But U.S. Grains Council (USGC) president and CEO Tom Sleight says China is asking for something that cannot be done.
“This certificate they’re asking for does not exist,” Sleight says. “It cannot be produced from a U.S. government authority. They do not inspect for biotech traits.”
China stopped issuing import permits for U.S. DDGS in June on concerns it might contain the trait, which has not been approved for import by China’s agricultural ministry.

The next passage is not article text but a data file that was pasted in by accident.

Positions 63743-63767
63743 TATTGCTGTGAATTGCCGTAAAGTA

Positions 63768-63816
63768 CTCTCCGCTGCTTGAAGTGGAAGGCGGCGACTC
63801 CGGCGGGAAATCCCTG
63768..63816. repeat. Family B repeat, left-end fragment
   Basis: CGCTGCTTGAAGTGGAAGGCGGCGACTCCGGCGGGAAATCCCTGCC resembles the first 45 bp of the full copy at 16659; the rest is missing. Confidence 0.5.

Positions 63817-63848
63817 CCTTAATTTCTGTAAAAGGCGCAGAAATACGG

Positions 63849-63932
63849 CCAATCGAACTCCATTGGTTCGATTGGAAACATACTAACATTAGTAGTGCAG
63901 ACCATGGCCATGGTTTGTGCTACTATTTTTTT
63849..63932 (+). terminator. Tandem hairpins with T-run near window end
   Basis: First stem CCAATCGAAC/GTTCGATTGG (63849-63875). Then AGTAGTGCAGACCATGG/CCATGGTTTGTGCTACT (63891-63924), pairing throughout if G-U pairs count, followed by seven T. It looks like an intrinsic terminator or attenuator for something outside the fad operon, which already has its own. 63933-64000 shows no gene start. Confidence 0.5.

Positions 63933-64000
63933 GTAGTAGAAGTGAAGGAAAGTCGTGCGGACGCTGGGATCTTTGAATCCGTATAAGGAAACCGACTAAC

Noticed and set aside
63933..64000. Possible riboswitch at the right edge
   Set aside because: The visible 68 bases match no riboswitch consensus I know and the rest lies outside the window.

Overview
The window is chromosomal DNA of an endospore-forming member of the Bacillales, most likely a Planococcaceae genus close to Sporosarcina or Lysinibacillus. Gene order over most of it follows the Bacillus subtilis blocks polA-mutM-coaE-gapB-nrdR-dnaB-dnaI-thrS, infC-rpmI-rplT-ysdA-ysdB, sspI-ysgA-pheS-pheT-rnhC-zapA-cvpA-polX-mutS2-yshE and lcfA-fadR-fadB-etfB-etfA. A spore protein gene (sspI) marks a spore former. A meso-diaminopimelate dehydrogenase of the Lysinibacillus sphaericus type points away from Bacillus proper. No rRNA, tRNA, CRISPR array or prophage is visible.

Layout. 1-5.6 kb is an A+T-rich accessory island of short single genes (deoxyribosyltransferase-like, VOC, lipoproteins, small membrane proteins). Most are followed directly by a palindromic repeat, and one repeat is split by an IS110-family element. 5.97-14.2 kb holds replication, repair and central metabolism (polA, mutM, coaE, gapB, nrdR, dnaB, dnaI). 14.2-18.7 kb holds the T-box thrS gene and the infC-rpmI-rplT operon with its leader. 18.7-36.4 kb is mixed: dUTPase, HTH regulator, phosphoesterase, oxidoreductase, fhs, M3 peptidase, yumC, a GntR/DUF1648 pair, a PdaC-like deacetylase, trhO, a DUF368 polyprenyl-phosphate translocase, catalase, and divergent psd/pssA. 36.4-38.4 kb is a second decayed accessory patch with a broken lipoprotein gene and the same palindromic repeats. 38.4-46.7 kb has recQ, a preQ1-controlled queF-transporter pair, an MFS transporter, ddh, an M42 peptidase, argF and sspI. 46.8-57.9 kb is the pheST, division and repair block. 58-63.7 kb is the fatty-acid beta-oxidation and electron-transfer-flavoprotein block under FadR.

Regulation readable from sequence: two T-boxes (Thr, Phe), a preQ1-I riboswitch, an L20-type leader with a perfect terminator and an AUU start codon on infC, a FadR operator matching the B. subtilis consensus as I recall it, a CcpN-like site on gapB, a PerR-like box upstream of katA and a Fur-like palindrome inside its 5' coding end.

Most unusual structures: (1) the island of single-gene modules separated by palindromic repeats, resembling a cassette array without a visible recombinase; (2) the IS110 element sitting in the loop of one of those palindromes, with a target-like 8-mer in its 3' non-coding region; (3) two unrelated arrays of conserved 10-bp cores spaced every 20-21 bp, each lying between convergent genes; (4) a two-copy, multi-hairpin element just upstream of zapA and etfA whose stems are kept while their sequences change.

Grains Council chairman Julius Schaaf, a farmer from Randolph, Iowa, says it’s time for China to approve the MIR 162 trait. But he’s not convinced it’s just about GMOs.
“If this is a supply issue and China has plenty of corn and they really don’t need our grain right now, let’s call it what it is—a supply issue,” Schaaf says. “Let’s don’t blame it on biotechnology, which is pushing back on an industry and a development area that grain farmers desperately need for the future to stay competitive and provide global food security.”
Trade issues with China are expected to be a big part of the discussion at next week’s summer annual meeting of the USGC in Omaha.